Osteonecrosis of the Femoral Head Progression and Stages

Osteonecrosis of the femoral head can manifest differently in each patient and is divided into five stages based on pain symptoms and clinical diagnosis. In the first two stages, 0 and 1, patients usually experience no pain at all or only mild pain in the groin region, which can manifest as an unpleasant pulling sensation and is therefore relatively nonspecific.

Stage 0 diagnoses are atypical and can only be achieved by special tissue sampling, but stage 1 MRI scans can diagnose early.

Typically, femoral head necrosis progresses and manifests as more severe pain in stage 2, leading to diagnosis based on diagnostic radiography or MRI.

In the subsequent stage 3, the pain worsens, and imaging techniques already reveal damage to the articular surface. The final stage 4 means strong wear of the hip joint combined with massive pain, which can usually only be eliminated by implanting an artificial hip joint.

Osteonecrosis of the Femoral Head Treatment: When to Operate?

First of all, the patient's age significantly influences the therapy, and medical treatment is usually not necessary for femoral head necrosis in childhood (Perthes' disease), as the disease is very likely to heal on its own.

In adulthood, in addition to the patient's general condition, treatment depends mainly on the stage of the disease, i.e., how far the femoral head necrosis has progressed.

In the early stages, conservative treatment can provide relief and even enable a complete recovery. In particular, strengthening exercises or physiotherapy, sparing through relieving supports, and pain-relieving medications are used. However, surgery is absolutely necessary for the later stages when the joint surface has already been affected.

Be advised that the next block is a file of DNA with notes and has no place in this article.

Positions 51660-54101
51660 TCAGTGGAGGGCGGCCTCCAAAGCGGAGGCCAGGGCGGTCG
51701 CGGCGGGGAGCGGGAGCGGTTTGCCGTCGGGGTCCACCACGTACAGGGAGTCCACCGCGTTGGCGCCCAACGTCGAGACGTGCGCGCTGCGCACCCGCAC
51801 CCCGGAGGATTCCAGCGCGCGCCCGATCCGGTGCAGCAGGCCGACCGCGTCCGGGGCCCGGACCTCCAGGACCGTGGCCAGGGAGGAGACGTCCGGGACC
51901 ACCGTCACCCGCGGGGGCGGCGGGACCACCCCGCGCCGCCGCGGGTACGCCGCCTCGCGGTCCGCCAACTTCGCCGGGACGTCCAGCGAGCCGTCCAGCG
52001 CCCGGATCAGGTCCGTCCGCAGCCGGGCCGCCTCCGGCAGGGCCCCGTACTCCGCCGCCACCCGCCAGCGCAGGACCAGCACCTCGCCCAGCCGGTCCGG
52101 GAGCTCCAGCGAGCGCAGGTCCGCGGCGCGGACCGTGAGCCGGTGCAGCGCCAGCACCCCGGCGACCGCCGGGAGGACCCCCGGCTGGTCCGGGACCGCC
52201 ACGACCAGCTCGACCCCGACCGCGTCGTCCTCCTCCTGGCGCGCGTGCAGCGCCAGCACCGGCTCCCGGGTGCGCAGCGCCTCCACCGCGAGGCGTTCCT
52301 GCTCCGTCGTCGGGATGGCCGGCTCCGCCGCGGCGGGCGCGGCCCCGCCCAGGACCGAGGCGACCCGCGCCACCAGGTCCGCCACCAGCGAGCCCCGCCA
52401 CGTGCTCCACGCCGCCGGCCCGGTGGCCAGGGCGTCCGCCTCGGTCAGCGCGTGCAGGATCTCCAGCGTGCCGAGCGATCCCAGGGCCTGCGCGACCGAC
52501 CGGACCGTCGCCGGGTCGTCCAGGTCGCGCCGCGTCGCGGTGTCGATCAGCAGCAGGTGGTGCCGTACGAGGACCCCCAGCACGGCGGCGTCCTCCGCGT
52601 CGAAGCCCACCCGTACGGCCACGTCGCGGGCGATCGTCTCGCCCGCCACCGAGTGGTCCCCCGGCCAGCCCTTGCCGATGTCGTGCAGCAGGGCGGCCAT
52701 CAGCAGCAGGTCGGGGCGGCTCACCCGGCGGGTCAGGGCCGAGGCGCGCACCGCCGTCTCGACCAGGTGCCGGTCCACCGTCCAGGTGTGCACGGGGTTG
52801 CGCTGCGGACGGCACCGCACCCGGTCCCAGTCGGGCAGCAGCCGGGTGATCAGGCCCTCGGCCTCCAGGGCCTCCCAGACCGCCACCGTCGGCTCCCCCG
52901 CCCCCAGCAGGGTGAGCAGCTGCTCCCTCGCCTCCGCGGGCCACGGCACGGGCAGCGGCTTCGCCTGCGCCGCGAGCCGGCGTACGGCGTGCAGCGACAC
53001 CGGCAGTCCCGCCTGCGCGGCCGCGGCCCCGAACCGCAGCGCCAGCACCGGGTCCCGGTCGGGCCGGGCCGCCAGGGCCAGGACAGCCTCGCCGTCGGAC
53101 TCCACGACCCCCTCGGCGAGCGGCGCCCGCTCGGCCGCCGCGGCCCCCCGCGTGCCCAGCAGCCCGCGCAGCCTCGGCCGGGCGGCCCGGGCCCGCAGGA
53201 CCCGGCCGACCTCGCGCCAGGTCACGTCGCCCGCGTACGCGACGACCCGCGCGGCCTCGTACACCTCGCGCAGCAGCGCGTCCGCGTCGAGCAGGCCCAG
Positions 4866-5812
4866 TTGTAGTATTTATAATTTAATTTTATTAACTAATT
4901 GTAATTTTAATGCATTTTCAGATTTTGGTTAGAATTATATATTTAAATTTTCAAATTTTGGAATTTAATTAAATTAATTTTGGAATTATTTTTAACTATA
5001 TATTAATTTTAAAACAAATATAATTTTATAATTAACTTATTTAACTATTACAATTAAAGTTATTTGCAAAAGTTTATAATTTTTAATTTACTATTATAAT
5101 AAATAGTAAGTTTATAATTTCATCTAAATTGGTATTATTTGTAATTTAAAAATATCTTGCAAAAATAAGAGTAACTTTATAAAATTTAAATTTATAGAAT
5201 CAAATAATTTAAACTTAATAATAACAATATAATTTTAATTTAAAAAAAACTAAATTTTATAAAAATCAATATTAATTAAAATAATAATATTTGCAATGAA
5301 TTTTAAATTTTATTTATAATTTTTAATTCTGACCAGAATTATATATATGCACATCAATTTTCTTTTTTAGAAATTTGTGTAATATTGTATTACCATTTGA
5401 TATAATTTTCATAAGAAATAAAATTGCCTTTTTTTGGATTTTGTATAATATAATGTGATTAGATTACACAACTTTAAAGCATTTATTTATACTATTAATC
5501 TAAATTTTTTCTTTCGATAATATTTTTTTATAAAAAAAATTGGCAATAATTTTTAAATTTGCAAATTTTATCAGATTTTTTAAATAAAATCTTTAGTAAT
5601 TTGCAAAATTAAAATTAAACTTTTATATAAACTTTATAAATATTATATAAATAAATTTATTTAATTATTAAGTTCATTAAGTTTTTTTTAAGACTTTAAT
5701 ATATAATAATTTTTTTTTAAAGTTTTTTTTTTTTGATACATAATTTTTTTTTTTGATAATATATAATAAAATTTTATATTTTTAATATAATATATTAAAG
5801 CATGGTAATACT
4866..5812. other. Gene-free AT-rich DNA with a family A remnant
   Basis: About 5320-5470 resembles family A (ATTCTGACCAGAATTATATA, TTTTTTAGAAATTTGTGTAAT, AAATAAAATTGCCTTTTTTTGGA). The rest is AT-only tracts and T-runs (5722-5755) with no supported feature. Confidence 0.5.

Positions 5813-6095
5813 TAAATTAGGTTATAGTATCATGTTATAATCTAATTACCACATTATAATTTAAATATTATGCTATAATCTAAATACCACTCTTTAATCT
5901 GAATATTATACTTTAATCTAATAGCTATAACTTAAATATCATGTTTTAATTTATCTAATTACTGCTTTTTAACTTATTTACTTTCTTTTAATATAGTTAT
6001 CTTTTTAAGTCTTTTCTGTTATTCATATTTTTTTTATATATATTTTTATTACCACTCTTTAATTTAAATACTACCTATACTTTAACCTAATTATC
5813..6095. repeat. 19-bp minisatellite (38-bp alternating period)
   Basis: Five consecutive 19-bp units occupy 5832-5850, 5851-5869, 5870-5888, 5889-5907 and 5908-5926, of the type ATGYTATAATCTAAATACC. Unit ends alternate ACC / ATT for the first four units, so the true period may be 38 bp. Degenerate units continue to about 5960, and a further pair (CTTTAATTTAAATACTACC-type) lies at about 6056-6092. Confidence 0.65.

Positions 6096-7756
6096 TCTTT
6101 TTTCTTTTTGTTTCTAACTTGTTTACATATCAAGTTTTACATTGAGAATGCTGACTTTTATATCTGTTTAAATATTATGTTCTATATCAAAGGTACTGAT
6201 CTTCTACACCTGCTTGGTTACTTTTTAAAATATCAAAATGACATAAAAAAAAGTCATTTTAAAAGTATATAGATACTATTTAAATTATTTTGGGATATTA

From Stage 3, Surgery Is Necessary

In stage 3, so-called microfracture surgery is an option. This involves using fine wires to drill minimal holes in the hip bone down to the damaged cartilage layer, allowing increased blood and stem cells to migrate into the necrosis zone and form a secondary cartilage replacement layer.

Another option is joint-preserving osteotomy, mainly considered for joint surfaces that are still in good condition in healthy patients. In this operation, the position of the femoral head is realigned by removing necrotic parts and screwing healthy parts of the joint to create a new articular surface. However, it should be noted that these two therapies usually only delay complete degeneration, and in the long term, an artificial hip joint will be essential.

In stage 4 and patients of advanced age, the most promising option is an artificial hip joint (total hip replacement, TEP). This involves surgical removal of the femoral head's articular surfaces and the pelvic bone's acetabulum and replacement with artificial articular surfaces.

Healing and Prognosis

As a general rule, the earlier femoral head necrosis is detected, the better the chances of recovery. This means for stages 0 and 1 that, complete self-healing can occur.

However, in the subsequent stages, the bone can no longer recover on its own, and therapy is inevitably required. However, proper treatment can preserve natural joint function for a long time and delay the need for a prosthesis.

Finally, the use of an artificial hip joint is the right choice. In recent years, the development of modern surgical techniques and innovative materials has contributed to tissue-conserving and durable hip prostheses that immediately improve the lives of many patients. In addition, an adequate lifestyle and avoidance of strenuous activities can allow decades of trouble-free daily life with an artificial joint.

Which Doctors Are Specialists in Osteonecrosis of the Femoral Head?

Patients suffering from hip pain should see an orthopedic specialist with a surgical focus on hip surgery.

We can help you find an expert for your condition. All listed doctors and clinics have been reviewed by us for their outstanding specialization in femoral head necrosis and are awaiting your inquiry or treatment request.